'Staggering' clean-up of river polluted by metal mine" width="976" height="549">
The technique separates out the orange metallic sludge, leaving clean water only to flow into the river
A pilot scheme to clean rivers polluted by abandoned metal mines has delivered "staggering" results, environment officials have claimed.The new technology - thought to be a world-first - removed up to 99.5% of metals which impact water quality.The electrochemical technique separated a metallic sludge from mine discharges leaving clean water behind.Natural Resources Wales (NRW) said it marked a potential "step change" in how the problem is handled.Metal mining in the UK peaked in the 18th and 19th Centuries and though they have now all closed, their effect on the environment is still obvious.
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Wales has more than 1,300 abandoned metal mines, impacting more than 67 water bodies and in excess of 370 miles (600km) of river. Nine of the 10 worst affected catchments in the UK are in Wales.The innovative treatment plant has been tested on a stretch of the river Rheidol near Aberystwyth in Ceredigion.
'Staggering' clean-up of river polluted by metal mine

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Peter Stanley said the big advantage was that the system did not take up much space
The area is popular with tourists for its scenic reservoir, steam train and red kites, but it was once home to mines producing lead and zinc which now discharge highly acidic, orange water into the river. It is thought eight tonnes of metal, including zinc, chromium and cadmium, enter the Rheidol every year, spreading out over 11 miles (18km) of river, killing fish and other wildlife.Since the 1960s the polluted water has been collected in large pools in an attempt to filter out the metals, with limited success.More recently, treating it using a combination of compost, limestone and cockle shells has been more effective. However, scaling up this technique would require much more land than is available in the narrow, steep-sided valley, so NRW asked technology companies to come up with an innovative solution.
The pilot scheme used a portable unit to extract the metallic sludge
Peter Stanley, a water and land contamination specialist at NRW, said the big advantage of the system it had trialled was that only a "small spatial footprint" is needed.A portable treatment plant - the size of a car - is attached to a small generator. The system sucks in the dirty water discharged from the mine and passes an electric current through it.Using a combination of electrolysis and ultrasound it triggers a chemical reaction which removes the heavy metals, adjusts the liquid's acidity and allows clean water to be pumped out and into the river.The leftover metallic sludge can then be sold or disposed of safely.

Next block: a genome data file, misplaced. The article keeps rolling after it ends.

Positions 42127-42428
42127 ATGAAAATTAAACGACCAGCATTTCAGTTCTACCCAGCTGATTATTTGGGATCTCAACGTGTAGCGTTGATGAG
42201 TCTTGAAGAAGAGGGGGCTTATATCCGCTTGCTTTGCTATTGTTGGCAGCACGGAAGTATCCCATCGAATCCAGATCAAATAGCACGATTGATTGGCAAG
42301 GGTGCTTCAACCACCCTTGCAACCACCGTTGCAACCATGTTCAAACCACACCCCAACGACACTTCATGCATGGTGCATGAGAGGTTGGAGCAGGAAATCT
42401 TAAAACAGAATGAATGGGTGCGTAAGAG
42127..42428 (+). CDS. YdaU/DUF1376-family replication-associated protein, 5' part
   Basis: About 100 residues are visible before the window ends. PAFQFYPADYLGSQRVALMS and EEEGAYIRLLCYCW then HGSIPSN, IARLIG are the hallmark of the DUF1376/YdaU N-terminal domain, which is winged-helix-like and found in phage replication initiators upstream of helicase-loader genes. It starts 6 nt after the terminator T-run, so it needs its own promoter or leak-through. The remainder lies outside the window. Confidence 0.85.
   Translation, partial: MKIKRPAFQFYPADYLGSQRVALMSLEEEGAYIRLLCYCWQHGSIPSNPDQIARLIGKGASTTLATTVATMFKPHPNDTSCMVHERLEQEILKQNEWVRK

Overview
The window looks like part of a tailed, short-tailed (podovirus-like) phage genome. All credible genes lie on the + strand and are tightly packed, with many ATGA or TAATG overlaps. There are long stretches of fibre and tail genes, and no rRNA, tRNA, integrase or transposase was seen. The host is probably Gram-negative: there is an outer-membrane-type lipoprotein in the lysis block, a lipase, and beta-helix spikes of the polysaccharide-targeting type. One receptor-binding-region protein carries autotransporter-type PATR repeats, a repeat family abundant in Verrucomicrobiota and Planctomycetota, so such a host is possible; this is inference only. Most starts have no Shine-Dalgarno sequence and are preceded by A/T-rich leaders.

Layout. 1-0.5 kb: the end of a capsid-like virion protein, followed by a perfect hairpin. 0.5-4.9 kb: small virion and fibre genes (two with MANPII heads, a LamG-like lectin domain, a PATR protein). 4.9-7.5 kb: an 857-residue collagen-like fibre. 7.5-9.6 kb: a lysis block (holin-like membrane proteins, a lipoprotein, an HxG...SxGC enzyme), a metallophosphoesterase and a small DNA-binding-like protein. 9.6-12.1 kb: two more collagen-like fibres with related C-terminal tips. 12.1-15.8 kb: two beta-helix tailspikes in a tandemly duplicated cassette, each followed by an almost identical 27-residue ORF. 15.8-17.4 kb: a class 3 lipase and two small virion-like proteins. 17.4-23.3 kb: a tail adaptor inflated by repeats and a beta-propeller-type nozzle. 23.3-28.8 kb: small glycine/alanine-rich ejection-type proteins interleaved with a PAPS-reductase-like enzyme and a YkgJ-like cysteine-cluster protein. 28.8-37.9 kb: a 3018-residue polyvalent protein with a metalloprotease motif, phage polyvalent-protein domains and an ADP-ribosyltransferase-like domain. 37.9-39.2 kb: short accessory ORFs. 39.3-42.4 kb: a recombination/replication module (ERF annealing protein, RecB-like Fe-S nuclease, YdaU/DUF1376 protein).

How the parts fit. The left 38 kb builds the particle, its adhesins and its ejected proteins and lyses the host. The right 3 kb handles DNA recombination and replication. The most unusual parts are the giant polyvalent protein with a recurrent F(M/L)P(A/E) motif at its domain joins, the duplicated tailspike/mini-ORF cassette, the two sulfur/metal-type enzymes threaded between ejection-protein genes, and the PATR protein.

"I don't know how much more excited I could be," says Peter Stanley, a water and land contamination specialist at NRW
"When we've filtered the samples we've been getting 99.5% removal of metals, which is quite staggering," Mr Stanley said."I don't know how much more excited I could be in relation to the results that have been shown here - it gives us a new tool in our armour to effect treatment at metal mines, particularly those in steep, challenging environments like this."Swansea-based firm Power and Water has been granted a worldwide patent for the technology which it hopes to install at other abandoned mines following the success of this trial."This week alone we've had interest from consultants working in Sumatra and Australia as well as enquiries about mines in England and Scotland too," said the company's chief executive Gareth Morgan."Not only are we looking to try and create a solution that is going to have a beneficial impact on these historical metal mines within Wales itself but the potential to export outside of the country is exciting as well."
Water pollution
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